The recent lawsuit from the FDIC is the latest skirmish in a global investigation into Libor, which is used in setting rates on $800 trillion of loans and securities.

Federal Deposit Insurance Corporation FDIC

The Federal Deposit Insurance Corporation said the defendants’ conduct caused substantial losses to 38 banks that the U.S. regulator had taken into receivership since 2008.

Libor rigging

Libor, or the London Interbank Offered Rate, is a global benchmark that is calculated daily, using estimates from banks of their own interbank rates. The Libor scandal erupted a couple of years ago when Barclays was fined £290 million by British and US regulators for attempted manipulation of Libor.

Last September, the National Credit Union Administration (NUCA), the US credit union regulator, filed an anti-trust lawsuit against 13 major international banks as part of the global crackdown in the Libor rate-rigging scandal.

FDIC lawsuit

The FDIC filed its lawsuit Friday in Manhattan Federal Court, accusing 17 banks of manipulating the Libor for their own advantage and profit. The FDIC indicated in its lawsuit that many of the banks being sued had portfolios in 2007 and 2008 that could profit from reductions in floating interest rates.  In its lawsuit, FDIC also named the British Bankers’ Association, a private association of large U.K. banks that had administered Libor during the period at issue.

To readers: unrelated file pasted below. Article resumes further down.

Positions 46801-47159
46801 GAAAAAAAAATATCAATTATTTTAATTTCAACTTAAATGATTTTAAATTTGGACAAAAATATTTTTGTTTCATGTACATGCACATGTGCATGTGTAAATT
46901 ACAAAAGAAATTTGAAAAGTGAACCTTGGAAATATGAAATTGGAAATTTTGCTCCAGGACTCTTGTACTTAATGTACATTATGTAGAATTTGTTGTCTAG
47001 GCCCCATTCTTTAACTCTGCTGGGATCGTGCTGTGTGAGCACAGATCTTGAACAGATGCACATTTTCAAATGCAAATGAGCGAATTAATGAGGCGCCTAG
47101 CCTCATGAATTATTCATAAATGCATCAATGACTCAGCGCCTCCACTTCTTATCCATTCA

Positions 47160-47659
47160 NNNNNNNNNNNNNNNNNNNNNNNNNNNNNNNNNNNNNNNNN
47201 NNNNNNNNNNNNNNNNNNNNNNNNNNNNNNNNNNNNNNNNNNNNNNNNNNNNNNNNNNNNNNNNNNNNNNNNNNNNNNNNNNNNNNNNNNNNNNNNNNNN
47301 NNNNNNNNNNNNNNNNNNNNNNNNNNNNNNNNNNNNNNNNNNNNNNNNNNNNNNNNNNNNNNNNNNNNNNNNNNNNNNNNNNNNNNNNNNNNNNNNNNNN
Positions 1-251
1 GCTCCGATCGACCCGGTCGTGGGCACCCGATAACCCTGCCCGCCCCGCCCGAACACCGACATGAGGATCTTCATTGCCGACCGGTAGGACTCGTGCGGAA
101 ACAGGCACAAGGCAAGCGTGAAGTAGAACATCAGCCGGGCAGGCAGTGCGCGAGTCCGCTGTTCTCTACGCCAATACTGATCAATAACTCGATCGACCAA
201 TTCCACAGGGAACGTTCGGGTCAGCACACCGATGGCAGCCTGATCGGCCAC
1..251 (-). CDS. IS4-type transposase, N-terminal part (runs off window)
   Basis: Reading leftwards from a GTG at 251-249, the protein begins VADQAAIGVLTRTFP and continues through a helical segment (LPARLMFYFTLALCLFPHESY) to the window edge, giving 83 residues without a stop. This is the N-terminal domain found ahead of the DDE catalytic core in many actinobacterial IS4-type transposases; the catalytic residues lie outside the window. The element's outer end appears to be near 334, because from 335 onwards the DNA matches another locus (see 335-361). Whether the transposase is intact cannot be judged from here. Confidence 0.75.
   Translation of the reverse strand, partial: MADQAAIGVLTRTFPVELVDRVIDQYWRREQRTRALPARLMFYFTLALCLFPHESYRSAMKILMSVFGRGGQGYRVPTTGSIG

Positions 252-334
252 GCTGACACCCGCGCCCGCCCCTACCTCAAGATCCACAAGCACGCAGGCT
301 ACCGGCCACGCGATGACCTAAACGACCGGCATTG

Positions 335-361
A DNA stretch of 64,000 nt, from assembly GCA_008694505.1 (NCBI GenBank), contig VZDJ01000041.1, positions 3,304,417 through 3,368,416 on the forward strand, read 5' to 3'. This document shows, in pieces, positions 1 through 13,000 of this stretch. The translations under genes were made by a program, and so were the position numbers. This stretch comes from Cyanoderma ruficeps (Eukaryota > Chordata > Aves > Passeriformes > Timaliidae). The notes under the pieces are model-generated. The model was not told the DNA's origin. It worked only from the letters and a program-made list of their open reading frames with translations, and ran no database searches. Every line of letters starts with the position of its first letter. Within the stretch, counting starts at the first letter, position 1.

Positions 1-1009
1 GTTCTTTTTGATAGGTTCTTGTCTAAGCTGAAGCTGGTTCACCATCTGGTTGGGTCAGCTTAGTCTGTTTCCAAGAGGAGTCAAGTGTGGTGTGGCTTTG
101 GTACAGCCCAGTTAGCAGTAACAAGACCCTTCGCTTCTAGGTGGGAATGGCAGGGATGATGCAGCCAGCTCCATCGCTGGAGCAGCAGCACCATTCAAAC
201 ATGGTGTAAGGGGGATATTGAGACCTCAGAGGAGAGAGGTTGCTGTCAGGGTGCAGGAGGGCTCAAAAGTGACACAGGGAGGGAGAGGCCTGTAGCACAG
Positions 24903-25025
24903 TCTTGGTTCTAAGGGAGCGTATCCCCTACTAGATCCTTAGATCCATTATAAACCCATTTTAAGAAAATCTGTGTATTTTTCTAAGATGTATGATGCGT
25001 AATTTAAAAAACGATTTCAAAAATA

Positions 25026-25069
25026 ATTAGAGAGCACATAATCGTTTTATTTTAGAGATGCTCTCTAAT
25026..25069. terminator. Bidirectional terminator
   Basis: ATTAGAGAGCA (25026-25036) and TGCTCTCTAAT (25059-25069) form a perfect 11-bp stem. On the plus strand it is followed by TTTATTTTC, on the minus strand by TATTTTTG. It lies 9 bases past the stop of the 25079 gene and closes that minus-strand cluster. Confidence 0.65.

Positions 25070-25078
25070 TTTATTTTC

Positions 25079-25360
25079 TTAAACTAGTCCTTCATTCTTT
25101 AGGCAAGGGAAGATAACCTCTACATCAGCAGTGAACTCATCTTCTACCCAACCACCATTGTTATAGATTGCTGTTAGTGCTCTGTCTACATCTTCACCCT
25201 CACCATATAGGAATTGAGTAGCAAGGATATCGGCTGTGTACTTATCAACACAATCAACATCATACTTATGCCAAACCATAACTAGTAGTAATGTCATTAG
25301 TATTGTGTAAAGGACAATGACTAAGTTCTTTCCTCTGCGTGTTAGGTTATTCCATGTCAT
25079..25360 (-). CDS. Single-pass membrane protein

Since 2008, financial institutions have paid a total of more than $5 billion in penalties to settle U.S., U.K. and European Union allegations they tried to rig Libor, and a dozen individuals have been criminally charged in the U.S. or U.K.

In its lawsuit, the FDIC said the defendants’ conduct caused substantial losses to 38 banks that the U.S. regulator had taken into receivership since 2008, including Washington Mutual Bank and IndyMac Bank.

Some of the leading banks named as defendants include Bank of America Corp (NYSE:BAC), Barclays PLC (NYSE:BCS) (LON:BARC), Citigroup Inc. (NYSE:C), and JPMorgan Chase & Co. (NYSE:JPM).

The Libor system was found to be open to abuse, with some traders lying about borrowing costs to boost trading positions or make their bank seem more secure.